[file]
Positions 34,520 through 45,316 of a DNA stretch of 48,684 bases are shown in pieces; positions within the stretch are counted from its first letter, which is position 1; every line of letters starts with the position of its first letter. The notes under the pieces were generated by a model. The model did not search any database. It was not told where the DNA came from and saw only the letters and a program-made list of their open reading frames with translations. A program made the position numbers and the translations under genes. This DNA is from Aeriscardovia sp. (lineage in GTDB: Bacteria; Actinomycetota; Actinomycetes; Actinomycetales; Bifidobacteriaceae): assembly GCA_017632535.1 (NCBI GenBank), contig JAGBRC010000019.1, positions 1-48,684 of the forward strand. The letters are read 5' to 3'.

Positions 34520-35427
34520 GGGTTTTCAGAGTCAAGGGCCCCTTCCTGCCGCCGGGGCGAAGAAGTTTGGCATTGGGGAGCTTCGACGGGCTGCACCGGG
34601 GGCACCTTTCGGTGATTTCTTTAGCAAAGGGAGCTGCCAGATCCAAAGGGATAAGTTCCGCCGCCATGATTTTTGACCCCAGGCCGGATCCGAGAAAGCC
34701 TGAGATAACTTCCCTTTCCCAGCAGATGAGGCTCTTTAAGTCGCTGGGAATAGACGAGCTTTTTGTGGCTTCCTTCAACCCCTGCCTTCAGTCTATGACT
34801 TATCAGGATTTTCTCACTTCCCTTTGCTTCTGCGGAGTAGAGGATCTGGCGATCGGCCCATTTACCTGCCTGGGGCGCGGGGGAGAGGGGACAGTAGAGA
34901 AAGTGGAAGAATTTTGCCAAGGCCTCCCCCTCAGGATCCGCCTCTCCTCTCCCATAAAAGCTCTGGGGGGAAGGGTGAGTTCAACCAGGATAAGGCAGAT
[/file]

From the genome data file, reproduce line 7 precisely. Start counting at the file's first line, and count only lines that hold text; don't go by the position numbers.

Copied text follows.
34901 AAGTGGAAGAATTTTGCCAAGGCCTCCCCCTCAGGATCCGCCTCTCCTCTCCCATAAAAGCTCTGGGGGGAAGGGTGAGTTCAACCAGGATAAGGCAGAT